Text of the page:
• Pricing should factor in not only which channels were viewed, but how many shows (and maybe even which ones). 
  • Tiered plans could give prices similar to current bundles, but with the flexibility to dynamically alter the bundle. 
  • Usage factors could reasonably be set so a bundle of many lightly viewed channels might cost no more than a bundle of a few heavily viewed channels. 
  • A degree of usage related pricing would better track to value.  That could limit the cord-cutting of light viewers, and obtain fair increases in revenue from heavy viewers (with price caps to maintain affordability). 
  • Consumers could be alerted when they approach various budget thresholds, so they need not fear nasty surprises. 
FairPay post-bundling

Even greater tracking to value -- and consumer friendliness -- can be obtained with the FairPay cooperative pricing process (see overview). This provides greater flexibility in matching the value proposition to the consumer, and in protecting the consumer from pricing shocks to their budget.
  • With FairPay, the distributor can propose prices for the past month based on a post-bundling discount schedule, but the consumer has leeway to soften the effect of spikes due to high usage (in terms of number or type of programs viewed). 
  • The distributor balances this consumer power by determining whether the consumer is being fair over the life of the relationship, and the ability to revoke the FairPay privilege of those who are consistently not fair enough, sending them back to conventional set-pricing plans for their future viewing. 
  • Since there is little actual cost to short periods of unfairly low pricing, this serves to grow a larger and more loyal customer base, while weeding out those found not to pay fairly for the value they receive.
Why subscribe to channels?

As the VideoNuze article points out, subscribing to channels makes no sense in an on-demand world. This actually applies to both cable channels and OTT services, since either way, a la carte pricing threatens their survival.
  • Traditionally, channels got viewer revenue by being packaged in cable/satellite systems. Post-bundling can readily apply there, administered by the distributor. Some long tail channels that enjoyed subsidies in excess of their value will have to retarget their production models, but those that had no channel slots could find new life in a more open post-bundling world.
  • For OTT, free-standing long tail services will find it hard to justify $5-10 per month from more than a small cadre of dedicated viewers. But aggregators like Netflix and Hulu can make them accessible to an entire world of viewers. 
  • Even high-end channels will find the going tough. Is CBS really worth $5.99/month? To some maybe, but to most people, probably not -- not once every other channel tries to get a fixed slice of our wallet.
  • And even Netflix should move on from its one-size-fits-all model. Holding its fees to a set $8.99/month means it cannot offer much premium content (nor can it appeal to those on very low budgets) -- sooner or later that inflexibility will become a real problem -- and the spotty availability of prime movies already is a problem. With flexible post-bundling, Netflix could afford to offer all of CBS, HBO, ESPN, etc., and a full catalog of movies. Netflix should be the Spotify of video!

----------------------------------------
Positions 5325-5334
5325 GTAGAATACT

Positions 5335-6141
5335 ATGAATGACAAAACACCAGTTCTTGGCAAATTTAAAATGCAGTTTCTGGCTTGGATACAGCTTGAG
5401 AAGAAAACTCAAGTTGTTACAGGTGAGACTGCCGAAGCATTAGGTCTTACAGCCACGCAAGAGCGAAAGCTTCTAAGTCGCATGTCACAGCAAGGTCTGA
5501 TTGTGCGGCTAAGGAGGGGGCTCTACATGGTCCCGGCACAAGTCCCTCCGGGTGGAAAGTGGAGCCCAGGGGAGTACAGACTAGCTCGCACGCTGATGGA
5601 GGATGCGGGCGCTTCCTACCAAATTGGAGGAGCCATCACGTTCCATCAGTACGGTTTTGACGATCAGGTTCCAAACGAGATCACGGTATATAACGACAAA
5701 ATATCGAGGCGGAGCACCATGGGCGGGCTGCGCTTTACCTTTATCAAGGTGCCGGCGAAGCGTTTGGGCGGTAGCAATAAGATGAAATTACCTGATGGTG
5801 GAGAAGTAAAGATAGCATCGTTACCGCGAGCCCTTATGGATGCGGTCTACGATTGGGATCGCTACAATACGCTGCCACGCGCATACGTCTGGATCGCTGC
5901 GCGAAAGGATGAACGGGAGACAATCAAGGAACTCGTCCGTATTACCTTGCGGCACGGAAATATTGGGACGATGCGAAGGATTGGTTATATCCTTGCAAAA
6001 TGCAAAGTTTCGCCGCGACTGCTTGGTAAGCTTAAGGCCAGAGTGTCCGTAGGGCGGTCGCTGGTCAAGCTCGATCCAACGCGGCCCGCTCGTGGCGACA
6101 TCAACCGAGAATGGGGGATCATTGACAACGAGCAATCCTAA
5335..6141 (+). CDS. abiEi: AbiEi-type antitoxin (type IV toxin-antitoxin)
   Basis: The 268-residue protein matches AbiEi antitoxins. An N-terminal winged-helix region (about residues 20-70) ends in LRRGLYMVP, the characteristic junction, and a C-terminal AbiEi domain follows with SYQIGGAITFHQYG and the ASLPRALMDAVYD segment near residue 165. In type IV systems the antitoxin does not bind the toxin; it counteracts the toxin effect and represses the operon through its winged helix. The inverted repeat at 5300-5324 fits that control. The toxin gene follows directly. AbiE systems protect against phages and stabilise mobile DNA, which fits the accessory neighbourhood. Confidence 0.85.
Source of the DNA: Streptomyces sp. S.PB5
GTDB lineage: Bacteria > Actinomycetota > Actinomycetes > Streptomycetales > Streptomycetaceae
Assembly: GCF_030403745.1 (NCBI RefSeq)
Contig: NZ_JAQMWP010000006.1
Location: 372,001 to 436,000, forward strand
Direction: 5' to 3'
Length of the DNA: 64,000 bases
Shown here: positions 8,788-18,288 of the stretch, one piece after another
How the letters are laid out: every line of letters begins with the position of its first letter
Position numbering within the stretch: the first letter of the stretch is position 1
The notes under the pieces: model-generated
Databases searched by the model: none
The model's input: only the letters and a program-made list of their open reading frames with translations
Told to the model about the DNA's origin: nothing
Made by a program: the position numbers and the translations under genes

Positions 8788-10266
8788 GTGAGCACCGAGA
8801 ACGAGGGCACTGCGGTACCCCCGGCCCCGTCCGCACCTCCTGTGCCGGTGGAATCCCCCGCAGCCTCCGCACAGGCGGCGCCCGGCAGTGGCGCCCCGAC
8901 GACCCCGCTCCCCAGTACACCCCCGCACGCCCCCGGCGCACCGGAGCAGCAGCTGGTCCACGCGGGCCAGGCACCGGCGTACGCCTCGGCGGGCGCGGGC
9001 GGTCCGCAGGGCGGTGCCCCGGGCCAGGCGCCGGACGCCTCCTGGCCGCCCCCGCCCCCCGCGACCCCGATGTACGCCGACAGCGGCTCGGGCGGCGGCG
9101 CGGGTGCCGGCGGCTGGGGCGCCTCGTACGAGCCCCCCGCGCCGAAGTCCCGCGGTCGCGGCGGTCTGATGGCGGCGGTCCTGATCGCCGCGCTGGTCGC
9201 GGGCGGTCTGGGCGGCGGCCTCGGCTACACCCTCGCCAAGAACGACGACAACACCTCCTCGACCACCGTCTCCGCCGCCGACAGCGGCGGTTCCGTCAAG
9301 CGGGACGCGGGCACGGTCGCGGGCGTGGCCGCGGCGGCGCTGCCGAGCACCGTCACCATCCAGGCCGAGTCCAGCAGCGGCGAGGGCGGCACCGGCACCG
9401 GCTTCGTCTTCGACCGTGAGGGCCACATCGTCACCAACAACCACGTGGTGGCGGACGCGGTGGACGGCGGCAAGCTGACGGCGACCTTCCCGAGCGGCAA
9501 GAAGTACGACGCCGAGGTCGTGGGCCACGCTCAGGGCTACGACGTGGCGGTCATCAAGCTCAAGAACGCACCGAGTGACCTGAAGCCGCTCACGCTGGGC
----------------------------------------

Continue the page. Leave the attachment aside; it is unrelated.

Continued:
The very idea of a long tail channel becomes questionable -- their curation model must shift from a channel (24 hours of content) to a brand (a continuing supply of desirable content, maybe less continuous, but well curated).

Content wants to be free  ...as in free speech, not free beer

This is the whole new value proposition of the Internet age -- its an "inter-network," remember! Content providers keep trying to wall-off their content (in "walled gardens"), but the manifest destiny of the Internet keeps breaking those walls down. Post-bundling is the pricing model for the Internet age, the age of the Celestial Jukebox. Why can't we access anything we think we will value, and then pay a fair price for whatever that turned out to be? This obviously applies to music (Spotify) and why not news, magazines, books, etc. An earlier post explained how a similar form of post-bundling could expand the market for travel guides, such as when taking a multi-country cruise to one city (=program) in each of several countries that were each covered in different guidebooks (=channels).

The Celestial TV Jukebox

It is time for TV/video providers to embrace the new consumer-driven on-demand world. I don't care if I watch my programs from CBS or HBO or Showtime or Netflix -- I care about watching specific programs. Channels are no longer "channels." They are simply content brands that I may come to have some interest and trust in. Why should I buy a "channel" and pay for programs I don't watch?

It is time to think about the answer Alfalfa found: "Pay As You Exit" -- bundle in arrears -- post-bundle. Finding the right way to do that will take some experimentation, and be disruptive to the incumbent networks and distributors, but the sooner we get started, the sooner we will find our way out of the wilderness to reach the land of milk and honey. It seems clear that some of the incumbents have begun to take this sea change seriously, and this week's wake-up call in the stock market adds evidence that we are approaching an inflection point.